evidence stood before him.
Truly, one alcoholic sharing with another (about alcohol) can become

fascinating business. If Bill's sharing would have been about drug

addiction, or some other terrible problem, the conversation surely

would have been short lived. As it were, this incident signals a

founding moment of A.A. history.

When we identify ourselves as simply "alcoholic" we are abiding

with the spirit of our Third and Fifth Traditions. But if we add to

it we are indicating that A.A. has an opinion on different outside

issues--such as drugs, etc., (see Tradition 10). Besides that, we

separate ourselves from our fellow alcoholics. There is no need to

do this. This custom came from treatment center rap-sessions--and

that's where it should have stayed.

A.A. does not compete for membership with members (or potential

members) of other 12-Step fellowships. Our co-founder Bill W. has

written that he could see no way of making non-alcoholic addicts

into A.A. members ("Problems other than Alcohol--Excerpts"). Non-

alcoholics are invited to our open meetings for help and inspi rati

on, but they will not become members of Alcoholics Anonymous. If you

may think you may be an alcoholic, but don't really know, you are

welcomed to attend all A.A. meetings. Our Third Tradition

states: "The only requirement for A.A. membership is a desire tostop


In effort to abide by our code of singleness of purpose most A.A.

members (both open and closed) request that those in attendance

confine their sharing to alcohol related subjects. The mention of

other problems is often necessary and, of course, not taboo; but it

is easy to see that alcoholic recovery must remain our chief

Bill's recovery message to Dr. Bob was from one alcoholic to another

alcoholic; it worked! That should never change! Let! us f! orever

keep this legacy available for the millions of alcoholics who will

desperately need a real alcoholic to help in the years to come.
A De-Briefer For Treatment Center Graduates, pages 19and20"
++++Message 3384. . . . . . . . . . . . Re: conference approved literaure

From: archie . . . . . . . . . . . . 4/23/2006 11:44:00 AM

Conference-approved--What It Means to You
The term Conference-approved describes written or audiovisual material

approved by the Conference for publication by G.S.O. This process assures

that everything in such literature is in accord with A. A. principles.

Conference-approved material always deals with the recovery program of

Alcoholics Anonymous or with information about the A.A. Fellowship.
The term has no relation to material not published by G.S.O. It does not

imply Conference disapproval of other material about A.A. A great deal of

literature helpful to alcoholics is published by others, and A.A. does not

try to tell any individual member what he or she may or may not read.

Conference approval assures us that a piece of literature represents solid

A.A. experience. Any Conference-approved booklet or pamphlet goes through a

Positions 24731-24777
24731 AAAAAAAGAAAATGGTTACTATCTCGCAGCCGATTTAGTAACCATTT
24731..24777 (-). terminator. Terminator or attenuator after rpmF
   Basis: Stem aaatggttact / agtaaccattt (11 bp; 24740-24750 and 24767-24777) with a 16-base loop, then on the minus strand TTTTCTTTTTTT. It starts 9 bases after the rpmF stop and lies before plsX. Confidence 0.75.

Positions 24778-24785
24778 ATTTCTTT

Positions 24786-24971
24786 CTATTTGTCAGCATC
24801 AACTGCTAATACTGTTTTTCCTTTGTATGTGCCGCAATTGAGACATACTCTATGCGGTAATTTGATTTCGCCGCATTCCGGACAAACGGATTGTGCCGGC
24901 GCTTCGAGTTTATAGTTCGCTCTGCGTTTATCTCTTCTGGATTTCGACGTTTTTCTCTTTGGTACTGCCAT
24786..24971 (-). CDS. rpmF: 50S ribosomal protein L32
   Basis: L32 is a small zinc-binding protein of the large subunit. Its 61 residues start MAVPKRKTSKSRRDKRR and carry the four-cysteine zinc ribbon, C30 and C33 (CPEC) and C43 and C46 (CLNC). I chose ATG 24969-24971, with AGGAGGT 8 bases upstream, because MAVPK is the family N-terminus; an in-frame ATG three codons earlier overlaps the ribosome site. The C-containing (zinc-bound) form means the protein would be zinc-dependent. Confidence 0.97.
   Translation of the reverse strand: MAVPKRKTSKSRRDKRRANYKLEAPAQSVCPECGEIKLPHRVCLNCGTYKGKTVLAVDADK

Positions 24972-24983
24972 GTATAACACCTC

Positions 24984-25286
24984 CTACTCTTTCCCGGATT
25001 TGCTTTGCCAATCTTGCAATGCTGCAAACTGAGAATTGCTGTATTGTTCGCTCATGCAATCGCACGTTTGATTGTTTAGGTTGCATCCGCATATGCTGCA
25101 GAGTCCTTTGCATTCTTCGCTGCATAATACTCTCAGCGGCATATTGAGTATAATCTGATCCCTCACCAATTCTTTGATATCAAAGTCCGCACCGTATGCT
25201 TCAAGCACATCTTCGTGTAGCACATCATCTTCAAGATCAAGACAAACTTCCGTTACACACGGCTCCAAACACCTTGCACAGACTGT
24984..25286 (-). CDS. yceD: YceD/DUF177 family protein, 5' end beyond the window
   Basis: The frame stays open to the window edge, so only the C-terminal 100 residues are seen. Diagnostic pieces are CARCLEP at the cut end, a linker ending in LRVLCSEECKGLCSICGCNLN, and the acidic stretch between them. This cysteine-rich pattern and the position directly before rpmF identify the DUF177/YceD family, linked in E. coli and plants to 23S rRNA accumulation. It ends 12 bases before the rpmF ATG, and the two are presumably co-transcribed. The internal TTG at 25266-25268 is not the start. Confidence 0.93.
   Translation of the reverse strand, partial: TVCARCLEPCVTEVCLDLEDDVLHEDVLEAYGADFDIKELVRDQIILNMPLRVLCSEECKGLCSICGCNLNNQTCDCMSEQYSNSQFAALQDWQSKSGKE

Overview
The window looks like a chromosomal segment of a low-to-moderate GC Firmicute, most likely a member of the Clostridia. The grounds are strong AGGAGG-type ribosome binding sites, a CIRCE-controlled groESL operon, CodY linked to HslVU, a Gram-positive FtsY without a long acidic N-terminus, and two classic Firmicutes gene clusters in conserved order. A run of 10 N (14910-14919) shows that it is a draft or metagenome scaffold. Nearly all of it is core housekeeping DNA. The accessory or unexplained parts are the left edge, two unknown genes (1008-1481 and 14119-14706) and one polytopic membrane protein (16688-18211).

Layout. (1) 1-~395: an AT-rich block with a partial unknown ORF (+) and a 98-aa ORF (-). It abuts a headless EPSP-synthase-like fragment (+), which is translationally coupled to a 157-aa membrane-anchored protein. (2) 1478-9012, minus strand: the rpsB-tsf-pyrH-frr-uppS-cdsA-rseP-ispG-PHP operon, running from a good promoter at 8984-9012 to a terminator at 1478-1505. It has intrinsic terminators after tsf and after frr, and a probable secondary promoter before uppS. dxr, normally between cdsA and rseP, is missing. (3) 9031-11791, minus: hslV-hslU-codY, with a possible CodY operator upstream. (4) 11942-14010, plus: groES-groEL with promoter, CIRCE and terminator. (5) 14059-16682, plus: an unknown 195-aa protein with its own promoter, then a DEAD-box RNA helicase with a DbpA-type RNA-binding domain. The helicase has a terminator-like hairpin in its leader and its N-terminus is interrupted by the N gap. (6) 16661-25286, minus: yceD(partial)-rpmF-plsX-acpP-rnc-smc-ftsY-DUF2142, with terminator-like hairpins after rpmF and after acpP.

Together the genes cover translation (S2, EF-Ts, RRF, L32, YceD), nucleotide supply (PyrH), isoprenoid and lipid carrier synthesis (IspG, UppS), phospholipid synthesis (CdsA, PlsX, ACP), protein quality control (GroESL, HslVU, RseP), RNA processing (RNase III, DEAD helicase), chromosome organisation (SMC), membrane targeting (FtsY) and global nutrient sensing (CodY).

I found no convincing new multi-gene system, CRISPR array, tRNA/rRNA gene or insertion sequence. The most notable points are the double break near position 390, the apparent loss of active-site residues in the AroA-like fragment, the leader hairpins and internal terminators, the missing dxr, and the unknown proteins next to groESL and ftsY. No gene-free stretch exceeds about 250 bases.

lengthy and painstaking process, during which a variety of A.A.'s from all

over the United States and Canada read and express opinions at every stage

of production.
Look for the statement on books, pamphlets and films: "This is A.A.


Service Conference-approved literature"
All A.A. Literature is not Conference-approved
Central offices and intergroups do write and distribute pamphlets or

booklets that are not Conference-approved. If such pieces meet the needs of

the local membership, they may be legitimately classified as A.A.

literature. There is no conflict between A.A. World Services, Inc.

(A.A.W.S. --publishers of Conference-approved literature), and central

offices or intergroups--rather they complement each other. The Conference

does not disapprove of such material.
G.S.O. does develop some literature that does not have to be approved by the

Conference, such as service material, Guidelines and bulletins.

Most local A.A. groups purchase and display a representative sampling of

Conference-approved pamphlets, and usually carry a supply of hardcover

books. Conference-approved literature may be available at central offices

and intergroups, or it may be ordered directly from G.S.O. Groups normally

offer pamphlets free of charge, and the books at cost.
Conference-approved literature is copyrighted with the Copyright Office,

Library of Congress, Washington, D.C., U.S.A. To insure the continued

integrity of A.A. literature, and to make sure the A.A. recovery programs

will not be distorted or diluted, permission to reprint must be obtained

from A.A.W.S. in writing.
However, A.A. newsletters, bulletins, or meeting lists have blanket

permission to use the material, providing proper credit is given to insure

that the copyrights of A.A. literature are protected.
The A.A. Preamble is copyrighted by The A.A. Grapevine, Inc.--(not by A.A.

World Services). Beneath it, these words should appear: Reprinted with

permission of the A.A. Grapevine, Inc. The Steps and Traditions should be